An assessment including lessons learned was conducted concerning Operation Auto, targeted at second hand motor vehicles. This first ever regional enforcement operation in the 102 years of history of SACU presented good results as around 250 vehicles were seized by the Customs administrations. The Regional Intelligence Liaison Office contributed actively in the assessment process, ensuring that also future enforcement operations will benefit from the experiences gained.

The development of further risk management capacity is ongoing at the regional level and discussions were held concerning the establishment of common risk profiles. A number of high risk products have been identified and the formulation of profiles to engage illegal trade in these areas is ongoing.

Regarding the Preferred Trader program, progress can also be reported as SACU Members are approaching implementation at operational level. This project component fits very well with the risk management component as the latter is the foundation of the Preferred Trader approach. The process of selecting high compliant, low risk economic operators for the upcoming pilot scheme is well underway while capacity in verification and post clearance audit is being enhanced. A launch of (a pilot of) the regional Preferred Trade program is tentatively envisaged for the second half of 2013. Source: WCO

Trucks at Transnet Freight Rail's City Deep Terminal (Engineering News)

Trucks at Transnet Freight Rail’s City Deep Terminal (Engineering News)

Following up on last year’s meeting (click here!) of the minds, convened by the JCCI, a recent meeting in Johannesburg placed fresh emphasis on the dilemma which impending changes contemplated in Customs Draft Control Bill will have for the import and logistics industry in particular. The following report carried by Engineering News highlights trade’s concerns which are by no means light weight and should be addressed with some consideration before the Bills come into effect. Gauging from the content below, there is a clear disconnect between business and policy makers.

The closure of Johannesburg’s inland port seemed to be a “done deal” as Parliament deliberated the recently tabled Customs Control Bill that would leave the City Deep container depot invalid, Chamber of Commerce and Industry Johannesburg (JCCI) former president Patrick Corbin said on Friday.

The promulgation of the South African Revenue Services’ (Sars’) newly drafted Customs Control Bill, which, in conjunction with the Customs Duty Bill, would replace the current legislation governing customs operations, would have a far-reaching impact on the cost and efficiencies of doing business in South Africa and other fellow Southern African Customs Union (Sacu) countries, he added.

The Bill, which was the product of a three-year development process within the National Economic Development and Labour Council, declared that all imported goods be cleared and released at first port of entry. This was part of efforts by customs officials and government to root out any diversion and smuggling of goods, ensure greater control of goods moving across borders and eliminate risks to national security.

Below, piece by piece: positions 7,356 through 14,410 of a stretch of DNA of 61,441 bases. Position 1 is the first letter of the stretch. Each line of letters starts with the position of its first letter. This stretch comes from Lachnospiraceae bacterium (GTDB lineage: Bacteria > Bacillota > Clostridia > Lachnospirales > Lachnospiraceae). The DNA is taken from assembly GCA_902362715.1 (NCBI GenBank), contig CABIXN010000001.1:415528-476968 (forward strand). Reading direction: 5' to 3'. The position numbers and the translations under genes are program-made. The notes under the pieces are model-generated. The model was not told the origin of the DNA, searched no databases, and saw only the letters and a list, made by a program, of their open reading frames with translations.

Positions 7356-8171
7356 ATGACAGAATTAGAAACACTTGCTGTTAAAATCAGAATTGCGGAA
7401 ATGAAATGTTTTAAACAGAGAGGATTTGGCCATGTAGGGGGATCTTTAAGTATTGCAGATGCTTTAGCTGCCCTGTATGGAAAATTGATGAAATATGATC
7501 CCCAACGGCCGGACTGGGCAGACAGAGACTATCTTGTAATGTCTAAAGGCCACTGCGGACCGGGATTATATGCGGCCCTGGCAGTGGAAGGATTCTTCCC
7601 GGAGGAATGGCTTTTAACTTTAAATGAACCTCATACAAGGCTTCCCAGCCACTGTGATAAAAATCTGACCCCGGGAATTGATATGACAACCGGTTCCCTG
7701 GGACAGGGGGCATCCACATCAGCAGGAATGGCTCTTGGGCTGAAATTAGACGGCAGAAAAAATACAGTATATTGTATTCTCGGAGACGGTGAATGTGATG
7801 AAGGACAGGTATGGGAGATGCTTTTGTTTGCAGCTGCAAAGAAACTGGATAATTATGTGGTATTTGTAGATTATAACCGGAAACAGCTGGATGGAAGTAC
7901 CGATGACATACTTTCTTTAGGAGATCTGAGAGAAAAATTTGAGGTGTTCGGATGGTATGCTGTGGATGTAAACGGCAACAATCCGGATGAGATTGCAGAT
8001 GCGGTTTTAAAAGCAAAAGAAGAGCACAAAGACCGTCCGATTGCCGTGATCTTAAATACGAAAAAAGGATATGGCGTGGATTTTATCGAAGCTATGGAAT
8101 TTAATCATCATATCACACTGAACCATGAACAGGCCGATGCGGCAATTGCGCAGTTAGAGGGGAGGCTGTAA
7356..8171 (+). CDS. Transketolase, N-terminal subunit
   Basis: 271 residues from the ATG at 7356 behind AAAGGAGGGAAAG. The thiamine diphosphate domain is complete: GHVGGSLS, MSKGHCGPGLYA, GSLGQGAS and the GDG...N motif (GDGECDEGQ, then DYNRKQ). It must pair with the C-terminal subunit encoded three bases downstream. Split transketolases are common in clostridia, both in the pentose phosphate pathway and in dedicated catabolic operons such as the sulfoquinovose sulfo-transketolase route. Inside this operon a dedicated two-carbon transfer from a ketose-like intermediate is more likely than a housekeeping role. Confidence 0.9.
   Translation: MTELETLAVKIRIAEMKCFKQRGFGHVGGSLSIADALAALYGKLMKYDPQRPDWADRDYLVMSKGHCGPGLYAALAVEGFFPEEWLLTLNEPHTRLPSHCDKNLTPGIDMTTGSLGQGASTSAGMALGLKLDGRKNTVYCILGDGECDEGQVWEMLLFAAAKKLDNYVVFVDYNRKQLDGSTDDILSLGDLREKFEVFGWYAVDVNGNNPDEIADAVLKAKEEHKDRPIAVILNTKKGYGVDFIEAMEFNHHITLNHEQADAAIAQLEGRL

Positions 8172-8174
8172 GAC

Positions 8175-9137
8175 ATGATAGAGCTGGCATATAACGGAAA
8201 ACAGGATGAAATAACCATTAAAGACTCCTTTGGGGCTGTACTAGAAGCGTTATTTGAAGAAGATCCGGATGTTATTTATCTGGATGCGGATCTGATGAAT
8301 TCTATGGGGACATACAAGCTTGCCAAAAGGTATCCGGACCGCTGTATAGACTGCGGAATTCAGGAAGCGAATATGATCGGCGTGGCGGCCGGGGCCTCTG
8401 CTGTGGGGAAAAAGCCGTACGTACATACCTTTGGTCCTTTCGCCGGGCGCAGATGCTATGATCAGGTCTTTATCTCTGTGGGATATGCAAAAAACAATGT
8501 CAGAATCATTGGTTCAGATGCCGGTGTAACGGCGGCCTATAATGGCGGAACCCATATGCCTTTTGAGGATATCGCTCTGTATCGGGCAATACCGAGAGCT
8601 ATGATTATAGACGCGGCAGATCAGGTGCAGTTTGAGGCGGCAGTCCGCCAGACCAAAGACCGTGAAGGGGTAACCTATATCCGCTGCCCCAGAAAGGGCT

Speaking at the City Deep Forum, held at the JCCI’s offices in Johannesburg, Corbin noted, however, that City Deep had operated as an inland port for the past 35 years, easing the load on the country’s coastal ports, which were already strained to capacity. Despite customs officials assuring the chamber that the operations and facilities in City Deep/Kaserne would retain its licence as a container depot, he believed customs had failed to recognise the critical role City Deep had played in lowering the cost of business, easing the burden on South Africa’s ports and ensuring ease of movement of goods to neighbouring countries. As customs moved full responsibility of container clearances to the ports, port congestion, inefficiencies, shipping delays and costs would rise, and jobs would be lost and import rail volumes decreased, he noted.

Economist Mike Schussler added that the closure of the City Deep inland port operations would add costs, increase unreliability and induce “hassles”, as the Durban port did not have the capacity to handle the extra volumes and its productivity and efficiencies were “questionable” compared with other ports.

“The volume of containers going to overstay or being stopped for examination in City Deep [will] need to be handled by [the coastal] ports. If they can’t cope with the volume at the moment, how are they going to handle increased volumes,” Iprop director Dennis Trotter questioned. He noted that only the containers cleared 72 hours prior to arrival would be allocated to rail transport. Those not cleared three days before arrival would be pushed onto road transport to prevent blocking and delaying rail operations.